When it comes to biofuels we have choices. We can do it poorly, using short-run approaches with no potential to scale, poor trajectory, and adverse environmental impact. Or we can do it right, with sustainable, long-term solutions that can meet both our biofuel needs and our environmental needs. We do need strong regulation to ensure against land-use abuses. I have suggested that each cellulosic facility be individually certified with a LEEDS-like "CLAW" rating, and that countries which allow environmentally sensitive lands to be encroached be disqualified from CLAW-rated fuel markets. We think a good fuel has to meet the CLAW requirements: C -- COST below gasoline L -- low to no additional LAND use; benefits for using degraded land to restore biodiversity and organic material A -- AIR quality improvements, i.e. low carbon emissions W -- limited WATER use. Cellulosic ethanol (and cellulosic biofuels at large) can meet these requirements. Environmentally, cellulosic ethanol can reduce emissions on a per-mile driven basis by 75-85% with limited water usage for process and feedstock, as illustrated later. Range, Coskata, and others currently have small-scale pilots projecting 75% less water use than corn ethanol, with energy in/out ratio between 7-10 EROI (though we consider this a less important variable than carbon emissions per mile driven). Sustainable land use The question about biomass production that arises first is about land use: how much will we need? What will it take? Is it scalable? For conservatism, I assume CAFE standards in the U.S. per current law, though I expect by 2030 to have much higher CAFE and fleet standards (hopefully up near 54mpg or a 100% higher that 2007 averages), which will dramatically reduce the need for fuel an hence biomass. Yes, this would include lighter vehicles, more efficient engines, better aerodynamics, low-cost hybrids, and whatever else we can get the consumer to buy that increases mpg.
Many people make the mistake of comparing apples to oranges. One has to compare futures to futures and current status to current status. All technologies improve, but some improve more than others. The Prius gets 46 mpg, while a similar-sized Toyota Corolla gets 31 mpg. One of our investments (Transonic) is trying to make an engine that (if it works!) can be placed in a Prius to produce a vehicle that will have lower carbon emissions than the hybrid Prius at below $1,000 in marginal cost. Other efficient engine efforts abound. If battery technology efforts like Seeo (one of our investments), EEstor, silicon nanowire batteries (or similar efforts that others have funded and many we are evaluating) are successful, we will get the same effect (better petroleum mpg) with a plug-in -- if we can also clean up our grid at the same time! From my perspective, if I have to pick between a 5-10 times lower cost/performance battery and a cleaned-up electrical grid in the next 5-10 years (or even 20-25 years), or pick cellulosic fuels in 50 percent more efficient ICE engines, I consider the latter lower risk and significantly more probable. I am confident that cellulosic biofuels without significant land-use impact or biodiversity impact can achieve costs of $1.25/gallon in less than five years and below $1.00 per gallon in 10 years (more details on that, especially on land use / biodiversity and sources of biomass, in a upcoming paper). At this price point, the technology will be adopted broadly and rapidly worldwide, even if oil prices decline substantially.
Having laid out my views in part I, let me turn to the actual data regarding hybrids -- both from an environmental and economic perspective. How do carbon emissions per mile driven compare for various cars? The Volt is expected to be "less than $30,000" with a 1.0L engine. Compare this to the Corolla, with a 1.8Lengine (peak hp of 126; 31 mpg) and a price of $14,400. It's worth noting that this is in the optimistic, no-gasoline-use scenario for the Volt, computed below along with carbon emissions for the Volt running on cellulosic ethanol and gasoline, and emissions for comparable-sized ICE cars. Questions on the Volt's actual usage patterns remain: how many people will recharge everyday? What percentage of total miles will be on the grid, and what percentage on gasoline?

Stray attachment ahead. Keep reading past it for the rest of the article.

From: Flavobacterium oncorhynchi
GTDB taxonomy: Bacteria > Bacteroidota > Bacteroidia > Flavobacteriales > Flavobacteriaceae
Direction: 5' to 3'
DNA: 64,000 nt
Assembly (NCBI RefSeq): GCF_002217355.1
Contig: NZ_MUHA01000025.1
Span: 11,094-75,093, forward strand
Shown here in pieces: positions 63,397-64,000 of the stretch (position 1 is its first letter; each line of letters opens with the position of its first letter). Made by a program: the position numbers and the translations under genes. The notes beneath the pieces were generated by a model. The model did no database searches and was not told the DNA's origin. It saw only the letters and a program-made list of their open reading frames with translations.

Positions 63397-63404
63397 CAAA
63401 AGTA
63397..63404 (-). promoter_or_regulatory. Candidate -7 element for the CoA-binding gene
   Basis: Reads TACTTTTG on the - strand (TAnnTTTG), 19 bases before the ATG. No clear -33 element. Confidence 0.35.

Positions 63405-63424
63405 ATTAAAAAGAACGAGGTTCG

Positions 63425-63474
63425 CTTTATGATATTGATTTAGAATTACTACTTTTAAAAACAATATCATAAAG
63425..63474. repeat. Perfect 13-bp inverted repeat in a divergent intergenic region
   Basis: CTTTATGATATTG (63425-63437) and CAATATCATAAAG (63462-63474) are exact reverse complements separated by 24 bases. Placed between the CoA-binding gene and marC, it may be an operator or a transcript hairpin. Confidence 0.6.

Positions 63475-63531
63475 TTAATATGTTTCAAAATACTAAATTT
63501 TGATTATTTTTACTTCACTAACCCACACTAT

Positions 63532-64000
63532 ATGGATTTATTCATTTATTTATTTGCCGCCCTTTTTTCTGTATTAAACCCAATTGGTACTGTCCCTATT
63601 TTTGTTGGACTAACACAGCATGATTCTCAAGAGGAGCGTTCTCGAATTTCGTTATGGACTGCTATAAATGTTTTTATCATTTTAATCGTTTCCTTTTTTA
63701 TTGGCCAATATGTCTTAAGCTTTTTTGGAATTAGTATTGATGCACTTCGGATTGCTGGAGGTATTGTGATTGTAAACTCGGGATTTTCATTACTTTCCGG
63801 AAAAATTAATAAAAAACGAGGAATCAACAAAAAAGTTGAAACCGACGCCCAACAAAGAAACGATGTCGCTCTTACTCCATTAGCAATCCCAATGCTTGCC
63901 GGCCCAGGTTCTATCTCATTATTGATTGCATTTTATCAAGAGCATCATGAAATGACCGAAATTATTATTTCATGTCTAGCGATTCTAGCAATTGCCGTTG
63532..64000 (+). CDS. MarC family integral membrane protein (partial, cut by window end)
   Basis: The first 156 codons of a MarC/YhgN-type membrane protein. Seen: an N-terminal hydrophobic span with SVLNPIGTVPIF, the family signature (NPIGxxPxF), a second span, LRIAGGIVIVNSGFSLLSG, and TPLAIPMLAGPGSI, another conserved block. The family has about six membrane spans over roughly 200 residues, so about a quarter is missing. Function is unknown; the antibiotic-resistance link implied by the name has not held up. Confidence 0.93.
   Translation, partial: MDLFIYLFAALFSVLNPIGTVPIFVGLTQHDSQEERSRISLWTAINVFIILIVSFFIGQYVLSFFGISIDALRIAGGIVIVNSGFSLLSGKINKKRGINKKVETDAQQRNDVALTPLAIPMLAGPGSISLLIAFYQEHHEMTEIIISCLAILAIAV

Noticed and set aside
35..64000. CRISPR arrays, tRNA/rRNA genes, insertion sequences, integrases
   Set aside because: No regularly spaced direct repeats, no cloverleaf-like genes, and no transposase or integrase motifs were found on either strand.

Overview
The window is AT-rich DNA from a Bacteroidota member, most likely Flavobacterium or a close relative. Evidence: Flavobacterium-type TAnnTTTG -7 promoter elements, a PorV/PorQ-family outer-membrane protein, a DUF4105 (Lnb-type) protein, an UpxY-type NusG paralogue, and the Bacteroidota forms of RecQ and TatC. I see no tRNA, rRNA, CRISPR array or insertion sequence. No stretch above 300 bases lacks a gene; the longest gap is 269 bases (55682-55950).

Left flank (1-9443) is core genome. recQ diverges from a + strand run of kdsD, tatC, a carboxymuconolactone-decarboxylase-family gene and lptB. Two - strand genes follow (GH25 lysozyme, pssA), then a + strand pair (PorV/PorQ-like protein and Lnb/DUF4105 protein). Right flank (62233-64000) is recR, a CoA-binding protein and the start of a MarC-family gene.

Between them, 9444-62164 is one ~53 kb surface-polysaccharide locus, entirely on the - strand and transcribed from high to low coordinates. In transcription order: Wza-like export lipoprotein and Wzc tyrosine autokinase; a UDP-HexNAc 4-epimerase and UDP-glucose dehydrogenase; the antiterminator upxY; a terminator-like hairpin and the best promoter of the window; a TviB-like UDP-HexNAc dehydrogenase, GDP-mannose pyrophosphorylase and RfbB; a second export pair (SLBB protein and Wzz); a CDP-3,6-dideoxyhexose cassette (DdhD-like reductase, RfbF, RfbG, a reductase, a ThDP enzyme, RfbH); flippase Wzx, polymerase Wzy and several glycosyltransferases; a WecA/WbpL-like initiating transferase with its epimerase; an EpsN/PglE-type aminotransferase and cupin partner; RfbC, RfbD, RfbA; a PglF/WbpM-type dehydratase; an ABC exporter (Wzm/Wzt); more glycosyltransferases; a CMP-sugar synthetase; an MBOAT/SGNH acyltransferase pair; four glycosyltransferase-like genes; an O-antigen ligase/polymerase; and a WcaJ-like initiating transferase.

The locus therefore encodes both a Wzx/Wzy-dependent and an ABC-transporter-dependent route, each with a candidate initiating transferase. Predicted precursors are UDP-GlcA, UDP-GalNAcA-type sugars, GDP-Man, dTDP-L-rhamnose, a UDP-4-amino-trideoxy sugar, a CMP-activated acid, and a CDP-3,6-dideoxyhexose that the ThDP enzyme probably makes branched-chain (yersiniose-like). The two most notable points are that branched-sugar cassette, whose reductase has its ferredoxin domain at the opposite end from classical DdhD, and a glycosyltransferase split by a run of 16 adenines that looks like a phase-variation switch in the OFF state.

I have been accused of dissing hybrids. I was mostly discussing Prius-type parallel hybrids and all the support they get, when one can get the same carbon reduction by buying a cheaper, similar-sized and -featured car and buying $10 worth of carbon credits. I was objecting to greenwashing (powered by a large marketing machine) that suggests hybrids can solve our problems. Corn ethanol, which has been heavily maligned in the mainstream media, reduces carbon emissions (on a per-mile-driven basis) by almost the same amount as today's typical hybrid. Despite the similar environmental profiles, one is a media darling and the other is demonized, despite its more competitive economics. My main complaint has been the lack of critical analysis in this space. Corn ethanol (which I don't believe is a long term solution) has been framed by the oil companies' marketing machine, farm policy critics, and impractical environmentalists (though the NRDC and Sierra Club support corn ethanol's transition role as I do, subject to certain constraints). The Prius and hybrids have been positioned by Toyota's marketing machine. The public is gullible. I am open and hopeful, especially longer term, on serial plug-in hybrids (a point I'll address in Part III). Price still remains a major issue. Even for serial hybrids, the ability to keep cost, or at least monthly payments, close to that of a regular ICE (internal combustion engine) car is unclear. Maybe another blogger with knowledge of practical automotive costs can detail the likely trajectory of serial hybrid costs (say, with a typical 40-mile "battery range"), as this remains the critical question. The Prius is the corn ethanol of hybrid cars, and we should recognize that. It has increased investment in battery development, but beyond that it is no different than Gucci bags, a branding luxury for a few who want the "cool eco" branding (70%+ of Prius buyers make more than $100k per year). In this series, I will try to lay out my views on hybrids as a whole -- what I believe hybrids are good for and what they are not. (My paper on Biofuels Pathways (PDF) delves into the details.)